Equal Opportunity Employer hotels have left out women, as Bangalore hotels record 91 percent male chefs in their kitchens.
By Yamini Chincholi
The sexism that associates women with cooking is trenchantly challenged by the glaring gender disparity in hotel kitchens of Bangalore.
Based on Article 15 and 16, an anti-discriminatory policy was drafted in 2015 by Digital Empowerment Foundation, to promote Equal Employment Opportunity (EEO). Lemon Tree Hotels and Mahindra Holidays to name a few—have been recognized for their EEO program.
Rajesh Kumar, Vice President of Human Resources at Lemon Tree Hotels said, “We hire as many female chefs as male ones. The problem starts at the college course level where not many females opt for careers as chefs. I don’t see any challenge in the workspace that women are inefficient with.”
While Ms. Nagarekha C. Patil, HOD of Food and Beverage Production Department at Ramaiah College of Hotel Management said, “Female chefs are as skilled and qualified as male chefs, and deserve to hold equal positions of power in the industry.” She added that there is no societal stigma or stereotype in the industry.
A 2018 study showed that, even though there are qualified and skilled women chefs, their presence in the hotel industry is not visible. The research findings have indicated that the perceived view of “inadequate experience” and “lack of leadership qualities” among women chefs is regarded as a stumbling block for them to thrive in this male-dominated profession.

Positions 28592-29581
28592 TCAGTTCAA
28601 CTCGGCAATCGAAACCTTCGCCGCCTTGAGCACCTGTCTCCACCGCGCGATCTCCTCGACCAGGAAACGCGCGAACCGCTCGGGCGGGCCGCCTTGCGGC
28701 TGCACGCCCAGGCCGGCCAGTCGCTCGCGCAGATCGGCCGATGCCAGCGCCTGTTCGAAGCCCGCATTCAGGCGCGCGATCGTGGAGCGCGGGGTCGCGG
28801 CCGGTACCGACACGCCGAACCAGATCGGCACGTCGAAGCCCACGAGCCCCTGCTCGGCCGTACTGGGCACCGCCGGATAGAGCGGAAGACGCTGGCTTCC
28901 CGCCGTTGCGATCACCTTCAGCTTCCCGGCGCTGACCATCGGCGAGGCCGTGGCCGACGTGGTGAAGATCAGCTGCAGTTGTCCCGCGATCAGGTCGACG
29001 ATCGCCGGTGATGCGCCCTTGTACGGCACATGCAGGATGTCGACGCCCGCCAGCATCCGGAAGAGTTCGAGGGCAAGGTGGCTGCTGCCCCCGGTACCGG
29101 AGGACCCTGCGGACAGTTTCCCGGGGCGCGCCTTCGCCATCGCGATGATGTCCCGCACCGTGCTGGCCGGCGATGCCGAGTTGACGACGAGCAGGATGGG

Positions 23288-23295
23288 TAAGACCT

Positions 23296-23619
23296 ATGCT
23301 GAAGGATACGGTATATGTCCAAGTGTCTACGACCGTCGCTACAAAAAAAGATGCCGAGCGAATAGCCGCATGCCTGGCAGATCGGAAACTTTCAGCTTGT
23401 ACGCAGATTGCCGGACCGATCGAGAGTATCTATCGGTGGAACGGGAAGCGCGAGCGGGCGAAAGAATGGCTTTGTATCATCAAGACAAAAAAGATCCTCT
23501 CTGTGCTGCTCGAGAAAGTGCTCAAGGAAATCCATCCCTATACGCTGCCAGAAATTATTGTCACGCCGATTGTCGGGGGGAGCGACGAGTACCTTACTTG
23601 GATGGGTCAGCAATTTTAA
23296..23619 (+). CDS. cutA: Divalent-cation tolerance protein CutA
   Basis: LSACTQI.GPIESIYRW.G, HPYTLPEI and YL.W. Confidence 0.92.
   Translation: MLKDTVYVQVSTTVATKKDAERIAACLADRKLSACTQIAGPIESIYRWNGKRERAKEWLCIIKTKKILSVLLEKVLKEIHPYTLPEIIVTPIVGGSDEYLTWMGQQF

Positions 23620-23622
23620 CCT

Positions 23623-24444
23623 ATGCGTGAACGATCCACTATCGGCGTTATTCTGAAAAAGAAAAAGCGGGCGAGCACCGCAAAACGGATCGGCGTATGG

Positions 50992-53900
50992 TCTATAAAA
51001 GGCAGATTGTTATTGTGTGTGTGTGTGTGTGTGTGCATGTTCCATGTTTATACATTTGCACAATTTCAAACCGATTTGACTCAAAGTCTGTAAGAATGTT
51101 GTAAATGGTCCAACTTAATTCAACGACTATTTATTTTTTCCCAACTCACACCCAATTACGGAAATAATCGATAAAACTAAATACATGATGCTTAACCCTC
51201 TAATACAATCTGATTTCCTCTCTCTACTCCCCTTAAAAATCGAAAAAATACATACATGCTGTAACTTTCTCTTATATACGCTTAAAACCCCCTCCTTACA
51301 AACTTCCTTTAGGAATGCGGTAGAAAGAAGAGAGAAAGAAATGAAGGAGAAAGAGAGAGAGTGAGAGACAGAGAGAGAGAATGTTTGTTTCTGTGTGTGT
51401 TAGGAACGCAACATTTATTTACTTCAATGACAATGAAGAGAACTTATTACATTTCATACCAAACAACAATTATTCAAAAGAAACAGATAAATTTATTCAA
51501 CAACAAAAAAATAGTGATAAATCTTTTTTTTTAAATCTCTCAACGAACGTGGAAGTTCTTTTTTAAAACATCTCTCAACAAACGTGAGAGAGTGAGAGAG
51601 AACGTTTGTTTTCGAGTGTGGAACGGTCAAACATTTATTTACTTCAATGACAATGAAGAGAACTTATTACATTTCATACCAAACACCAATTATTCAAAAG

Vanmala Vardhan, a female chef based in Hyderabad said, “Hotel industry recruiters believe that women are inflexible and may not prefer to sacrifice family life for their careers. Hence, they end up hiring male chefs. Due to the preconceived notions about female chefs, even we feel like not trying to make it big in hotel chains.”
She said that family, finance, travel and lack of time are some of the factors affecting women recruitment as chefs. “There are only 30 females for 70 male chefs here,” she added.
Ms. Nagarekha C. Patil of Ramiah College also agreed that the gender gap could exist due to “time constraints and flexibility issues.”
Tata Sons Chairman, N. Chandrasekaran also said in early February this year that “tags” need to be removed to get women into India’s workforce.
Mr. H. G. Suresh Chandra from the Association of Women Entrepreneurs of Karnataka (AWAKE) said, “Women don’t want to become chefs because they are paid less as compared to their male counterparts, and aren’t able to lift and stand in a heated kitchen environment for extended periods of time.”